This being admitted, we have to consider two important questions that follow:
1. How was the sarcosome of Jesus formed?
2. What happened to Jesus after the death of his sarcosome?
When for the first time, two celestial psycholones of the lower order came to earth to unite two precursor psycholones to form the first human couple, this unprecedented incarnation took place and by diploid polyspermy, that is, that two sperm fertilized the same egg. The result was a monstrous double-birth, an ectopagus, i.e. a monster composed of two equal individuals welded laterally on a small area of the chest, so that an accident could easily separate them.
When the highest heavenly psycholones incarnated to form the person of Jesus, the incarnation must have taken place also in a special way; I am referring to parthenogenesis.
Is this mode of generation, which exists in invertebrates, also present in vertebrates and in particular in humans? In other words, is an exceptional parthenogenesis possible in humans? If so, did it not produce at least one case of parthenogenesis since the emergence of humanity?
It is now demonstrated by observation that parthenogenesis exists in vertebrates; only, it never gives well-formed products but cysts offering an “unrecognizable outline of an almost entire embryo, although crude and monstrous in all its parts”; this embryonic product, adds Mathias Duval, it is impossible to assign an origin other than an egg and invoke for the abortive development of this egg a hypothesis other than parthenogenesis (i). And further: “we can say that the parthenogenetic segmentation is almost a normal and regular process. What is more unusual is when this segmentation leads to the formation of a blastoderm, which is extremely rare, and it continues to the production of embryonic rudiments affecting the form of fetal organs more or less recognizable.” So we would add, it is possible that once by exception a complete individual formed through parthenogenesis in the womb of a woman.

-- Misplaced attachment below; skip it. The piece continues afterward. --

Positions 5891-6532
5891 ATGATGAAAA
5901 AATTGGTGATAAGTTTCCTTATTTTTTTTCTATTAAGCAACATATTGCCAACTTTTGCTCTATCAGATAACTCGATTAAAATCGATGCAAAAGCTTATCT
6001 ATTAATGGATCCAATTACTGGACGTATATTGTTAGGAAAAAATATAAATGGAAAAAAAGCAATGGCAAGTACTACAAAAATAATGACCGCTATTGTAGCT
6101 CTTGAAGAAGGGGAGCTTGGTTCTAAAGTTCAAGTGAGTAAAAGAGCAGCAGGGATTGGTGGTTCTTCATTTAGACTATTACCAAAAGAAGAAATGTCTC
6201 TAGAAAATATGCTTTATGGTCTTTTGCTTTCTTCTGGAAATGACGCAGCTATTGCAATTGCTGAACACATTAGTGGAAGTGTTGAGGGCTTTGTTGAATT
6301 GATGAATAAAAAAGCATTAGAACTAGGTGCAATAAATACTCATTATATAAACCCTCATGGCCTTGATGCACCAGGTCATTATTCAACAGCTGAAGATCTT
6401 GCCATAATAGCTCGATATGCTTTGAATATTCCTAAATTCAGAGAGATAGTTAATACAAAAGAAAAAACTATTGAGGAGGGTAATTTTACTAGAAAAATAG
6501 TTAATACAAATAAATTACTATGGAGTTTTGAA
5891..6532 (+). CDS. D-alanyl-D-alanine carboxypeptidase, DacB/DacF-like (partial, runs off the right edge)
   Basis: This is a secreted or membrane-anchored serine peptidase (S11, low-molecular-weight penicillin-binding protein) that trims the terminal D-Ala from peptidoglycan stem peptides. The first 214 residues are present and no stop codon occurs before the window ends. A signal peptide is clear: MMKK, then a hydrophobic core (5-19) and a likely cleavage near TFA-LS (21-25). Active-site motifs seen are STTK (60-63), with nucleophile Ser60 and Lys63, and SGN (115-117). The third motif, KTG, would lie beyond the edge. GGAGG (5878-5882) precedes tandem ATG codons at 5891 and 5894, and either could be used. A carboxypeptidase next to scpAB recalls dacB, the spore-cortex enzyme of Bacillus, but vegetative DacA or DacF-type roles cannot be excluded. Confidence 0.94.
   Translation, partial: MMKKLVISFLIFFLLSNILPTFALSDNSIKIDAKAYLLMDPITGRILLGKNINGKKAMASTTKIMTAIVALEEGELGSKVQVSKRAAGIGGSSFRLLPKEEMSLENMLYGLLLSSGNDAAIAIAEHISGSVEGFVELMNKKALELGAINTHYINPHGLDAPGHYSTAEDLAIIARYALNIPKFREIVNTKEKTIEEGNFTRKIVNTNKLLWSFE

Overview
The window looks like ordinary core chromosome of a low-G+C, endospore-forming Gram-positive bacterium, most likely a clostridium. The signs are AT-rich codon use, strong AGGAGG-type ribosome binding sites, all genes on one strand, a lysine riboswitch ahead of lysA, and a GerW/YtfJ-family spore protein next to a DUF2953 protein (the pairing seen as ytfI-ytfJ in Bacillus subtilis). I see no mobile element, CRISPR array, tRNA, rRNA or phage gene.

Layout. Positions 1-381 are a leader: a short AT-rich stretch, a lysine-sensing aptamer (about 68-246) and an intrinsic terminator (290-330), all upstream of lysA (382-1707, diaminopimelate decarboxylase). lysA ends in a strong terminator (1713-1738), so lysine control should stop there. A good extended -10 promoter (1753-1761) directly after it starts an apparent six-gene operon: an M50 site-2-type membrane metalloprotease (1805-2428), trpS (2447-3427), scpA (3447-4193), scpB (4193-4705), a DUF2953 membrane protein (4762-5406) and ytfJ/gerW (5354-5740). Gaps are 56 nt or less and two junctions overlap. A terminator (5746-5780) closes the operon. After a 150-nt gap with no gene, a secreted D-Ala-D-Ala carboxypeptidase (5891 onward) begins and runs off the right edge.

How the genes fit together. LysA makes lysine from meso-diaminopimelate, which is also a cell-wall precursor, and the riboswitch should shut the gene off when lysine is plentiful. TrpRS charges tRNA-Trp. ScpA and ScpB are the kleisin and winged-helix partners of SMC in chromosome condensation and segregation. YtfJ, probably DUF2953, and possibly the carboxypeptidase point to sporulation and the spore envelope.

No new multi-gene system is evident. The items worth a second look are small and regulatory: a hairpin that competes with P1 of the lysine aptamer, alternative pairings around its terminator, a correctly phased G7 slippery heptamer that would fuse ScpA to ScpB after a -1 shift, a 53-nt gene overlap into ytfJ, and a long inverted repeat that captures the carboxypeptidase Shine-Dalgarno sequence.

Who could help us with this in the absence of direct observation? History, tradition?—Well, it is exactly tradition that tells us that Jesus was begotten by parthenogenesis. —It is up to each of us whether it to believe that tradition. What is certain, in any case, is that it is nothing improbable.